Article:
Everything you need to know about hypothyroidism


According to an endocrinological study in India, it is estimated that about 42 million people in the country suffer from thyroid and hypothyroidism is the most common of all disorders.

The butterfly-shaped thyroid gland located in the neck secretes two hormones – thyroxine (T4) and tri-iodothyronine (T3). Iodine is an important nutrient that our body needs. The iodine present in the body is used by the thyroid gland to make these hormones. The action is triggered by thyroid stimulating hormone (TSH) when a gland in the brain commands it to do so.

In hypothyroidism, the thyroid gland does not create enough of these hormones. Dysfunction of this gland leads to weight gain, low energy, fatigue, cold hands and feet, mood swings, forgetfulness, hair loss, constipation, joint pain, muscle cramps, depression, heavy menstrual flow and infertility.

Of the cases of hypothyroidism detected, more than half are surprisingly due to an autoimmune disease called Hashimoto’s thyroiditis. The disorder causes our immune system to attack and destroy the thyroid gland. Specific antibody tests identifying Hashimoto’s thyroiditis are necessary for the management of the disease. These tests include anti-thyroglobulin antibody and anti-microsomal antibody (anti-TPO). Your endocrinologist can guide you in this direction.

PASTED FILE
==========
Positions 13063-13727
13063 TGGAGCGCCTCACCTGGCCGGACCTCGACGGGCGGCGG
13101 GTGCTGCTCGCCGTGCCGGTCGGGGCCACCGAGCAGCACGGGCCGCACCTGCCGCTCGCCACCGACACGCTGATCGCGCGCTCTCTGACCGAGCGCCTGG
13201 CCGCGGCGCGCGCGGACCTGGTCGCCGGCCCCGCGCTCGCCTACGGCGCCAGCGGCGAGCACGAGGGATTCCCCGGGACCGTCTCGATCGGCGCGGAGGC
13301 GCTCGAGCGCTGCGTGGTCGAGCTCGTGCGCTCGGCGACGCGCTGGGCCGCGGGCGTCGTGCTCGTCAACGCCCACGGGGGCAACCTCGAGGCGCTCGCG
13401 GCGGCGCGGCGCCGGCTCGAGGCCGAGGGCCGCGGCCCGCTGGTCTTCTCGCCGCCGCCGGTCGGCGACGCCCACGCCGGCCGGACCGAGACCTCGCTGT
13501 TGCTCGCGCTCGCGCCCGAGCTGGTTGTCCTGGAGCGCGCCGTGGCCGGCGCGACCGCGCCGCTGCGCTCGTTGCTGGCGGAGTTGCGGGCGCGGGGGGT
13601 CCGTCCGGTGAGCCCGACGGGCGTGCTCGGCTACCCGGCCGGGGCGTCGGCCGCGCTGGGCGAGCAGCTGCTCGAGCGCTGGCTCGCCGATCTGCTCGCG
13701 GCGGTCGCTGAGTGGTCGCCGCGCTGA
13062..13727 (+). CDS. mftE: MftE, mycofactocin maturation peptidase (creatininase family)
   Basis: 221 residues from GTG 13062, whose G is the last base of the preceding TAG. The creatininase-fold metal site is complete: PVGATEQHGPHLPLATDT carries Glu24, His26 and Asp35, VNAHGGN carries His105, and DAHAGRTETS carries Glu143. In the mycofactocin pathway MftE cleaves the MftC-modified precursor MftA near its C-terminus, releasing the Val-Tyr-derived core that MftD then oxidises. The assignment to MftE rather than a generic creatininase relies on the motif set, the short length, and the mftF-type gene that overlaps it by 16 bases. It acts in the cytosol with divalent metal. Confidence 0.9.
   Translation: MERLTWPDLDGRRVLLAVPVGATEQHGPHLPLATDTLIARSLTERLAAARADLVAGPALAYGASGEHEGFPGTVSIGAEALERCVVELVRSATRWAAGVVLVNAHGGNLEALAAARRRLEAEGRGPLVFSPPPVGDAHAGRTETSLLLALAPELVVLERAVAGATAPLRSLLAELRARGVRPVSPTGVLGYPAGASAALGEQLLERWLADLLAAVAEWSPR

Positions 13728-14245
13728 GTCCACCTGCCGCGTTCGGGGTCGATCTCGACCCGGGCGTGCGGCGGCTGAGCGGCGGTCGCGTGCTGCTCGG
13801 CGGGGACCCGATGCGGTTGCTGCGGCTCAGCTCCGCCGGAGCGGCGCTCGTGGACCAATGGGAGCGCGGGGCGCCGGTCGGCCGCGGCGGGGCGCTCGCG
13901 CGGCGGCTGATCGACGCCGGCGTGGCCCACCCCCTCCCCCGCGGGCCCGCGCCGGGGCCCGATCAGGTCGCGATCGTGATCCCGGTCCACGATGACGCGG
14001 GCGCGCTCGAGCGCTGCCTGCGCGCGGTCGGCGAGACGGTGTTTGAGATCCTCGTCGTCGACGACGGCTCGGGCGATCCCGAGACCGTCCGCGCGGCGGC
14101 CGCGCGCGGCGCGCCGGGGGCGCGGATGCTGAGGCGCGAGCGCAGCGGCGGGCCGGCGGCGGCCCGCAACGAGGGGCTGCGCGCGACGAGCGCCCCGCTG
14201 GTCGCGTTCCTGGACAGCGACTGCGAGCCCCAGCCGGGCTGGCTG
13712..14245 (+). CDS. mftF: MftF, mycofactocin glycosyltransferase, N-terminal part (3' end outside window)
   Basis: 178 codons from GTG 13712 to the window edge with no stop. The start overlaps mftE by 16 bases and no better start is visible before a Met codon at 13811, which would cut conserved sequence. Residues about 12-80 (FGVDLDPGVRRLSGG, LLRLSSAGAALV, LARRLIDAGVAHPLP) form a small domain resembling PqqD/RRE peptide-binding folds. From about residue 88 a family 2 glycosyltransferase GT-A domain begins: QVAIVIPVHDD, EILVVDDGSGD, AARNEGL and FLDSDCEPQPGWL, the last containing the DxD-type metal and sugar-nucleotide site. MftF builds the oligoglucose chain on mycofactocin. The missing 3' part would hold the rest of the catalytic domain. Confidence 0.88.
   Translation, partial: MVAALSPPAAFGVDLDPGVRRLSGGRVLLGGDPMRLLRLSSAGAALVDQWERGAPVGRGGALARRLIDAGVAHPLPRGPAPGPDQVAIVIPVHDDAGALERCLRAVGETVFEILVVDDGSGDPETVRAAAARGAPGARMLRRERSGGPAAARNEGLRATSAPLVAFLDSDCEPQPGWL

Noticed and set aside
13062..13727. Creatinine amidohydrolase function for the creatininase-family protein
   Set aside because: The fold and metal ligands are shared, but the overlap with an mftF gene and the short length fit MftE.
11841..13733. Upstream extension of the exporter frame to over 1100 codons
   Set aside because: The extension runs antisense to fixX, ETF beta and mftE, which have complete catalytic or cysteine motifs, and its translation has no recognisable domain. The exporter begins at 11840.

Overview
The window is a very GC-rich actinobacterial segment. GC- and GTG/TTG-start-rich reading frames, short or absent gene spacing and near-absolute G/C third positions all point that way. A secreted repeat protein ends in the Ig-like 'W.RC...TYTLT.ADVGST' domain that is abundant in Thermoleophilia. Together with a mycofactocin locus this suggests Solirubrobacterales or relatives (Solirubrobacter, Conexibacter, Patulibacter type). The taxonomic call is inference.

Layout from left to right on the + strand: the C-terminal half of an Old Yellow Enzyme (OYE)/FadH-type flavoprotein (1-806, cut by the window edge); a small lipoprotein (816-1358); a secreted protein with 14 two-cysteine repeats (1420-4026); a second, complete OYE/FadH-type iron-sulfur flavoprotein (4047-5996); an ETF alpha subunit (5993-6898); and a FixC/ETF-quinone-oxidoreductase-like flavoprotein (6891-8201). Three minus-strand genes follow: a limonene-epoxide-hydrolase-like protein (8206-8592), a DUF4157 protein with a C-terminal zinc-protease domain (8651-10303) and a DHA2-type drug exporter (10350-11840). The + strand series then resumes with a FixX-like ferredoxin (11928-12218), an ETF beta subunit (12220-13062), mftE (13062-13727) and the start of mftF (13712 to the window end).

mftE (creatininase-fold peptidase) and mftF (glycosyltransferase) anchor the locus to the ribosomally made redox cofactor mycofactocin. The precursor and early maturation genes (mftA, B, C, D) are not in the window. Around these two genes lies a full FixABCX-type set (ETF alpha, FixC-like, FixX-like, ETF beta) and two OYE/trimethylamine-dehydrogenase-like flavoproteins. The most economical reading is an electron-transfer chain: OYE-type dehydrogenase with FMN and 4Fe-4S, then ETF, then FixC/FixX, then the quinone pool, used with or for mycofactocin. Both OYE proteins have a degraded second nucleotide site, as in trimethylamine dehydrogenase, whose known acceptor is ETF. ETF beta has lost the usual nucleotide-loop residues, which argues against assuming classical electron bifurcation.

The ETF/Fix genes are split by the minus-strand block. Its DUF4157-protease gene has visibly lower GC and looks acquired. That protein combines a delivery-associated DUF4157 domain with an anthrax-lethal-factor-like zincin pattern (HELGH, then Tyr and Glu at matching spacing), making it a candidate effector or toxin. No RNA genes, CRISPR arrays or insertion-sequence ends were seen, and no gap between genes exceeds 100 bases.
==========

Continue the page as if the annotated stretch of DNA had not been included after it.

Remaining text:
The reasons that can trigger hypothyroidism

Fasting or following a very low-calorie diet to lose weight can affect thyroid activity. It is the body’s natural mechanism to save energy in times of food shortage and, on the contrary, leads to weight gain.

Goitrogens: Some raw plant-based foods contain enzymes that interrupt thyroid hormone synthesis and therefore should be limited in the diet. They are commonly found in cauliflower, broccoli, cabbage, Brussels sprouts, mustard seeds, turnips, radishes, bamboo shoots, kale, and cassava.

Flavonoids: Generally, flavonoids are considered healthy foods, but they are contraindicated in hypothyroidism because they tend to disrupt thyroid hormone metabolism. Isoflavones are present in soy and its products and luteolin is present in fruits and vegetables like parsley, thyme, celery, olive oil, onion leaves, chamomile tea, broccoli , peppermint, bell peppers, rosemary, oregano, cabbage, carrots, artichoke and apple skin, inhibits the intake of iodine in the body and should be avoided. Pearl millet (bajra) affects thyroid function even with sufficient iodine intake.

Gluten: Wheat and its products (such as rava, maida, cookies, vermicelli, lapsi, pasta, noodles, wheat flakes), rye, and barley may increase anti-thyroid antibody activity .

Vitamin D: Vitamin D and calcium deficiency can trigger hypothyroidism. Regular testing for vitamin D and serum calcium levels is recommended for hypothyroid patients.

Selenium deficiency: Selenium deficiency is one of the reasons for low T3 levels.

Iron deficiency: A lack of iron can also cause hypothyroidism. Therefore, a substantial intake of iron-rich foods should be part of your daily dietary intake.

Screening for all nutrients is the first step towards managing hypothyroidism, where each person’s record and history will turn out to be different. Therefore, finding the right diet for your needs is crucial.

It should be remembered that certain nutrients and dietary supplements can interfere with the absorption of thyroid medication.

We will discuss changes and dietary requirements next week.

[The writer is PG (Dietetics and Applied Nutrition); MSc (Dietetics)]

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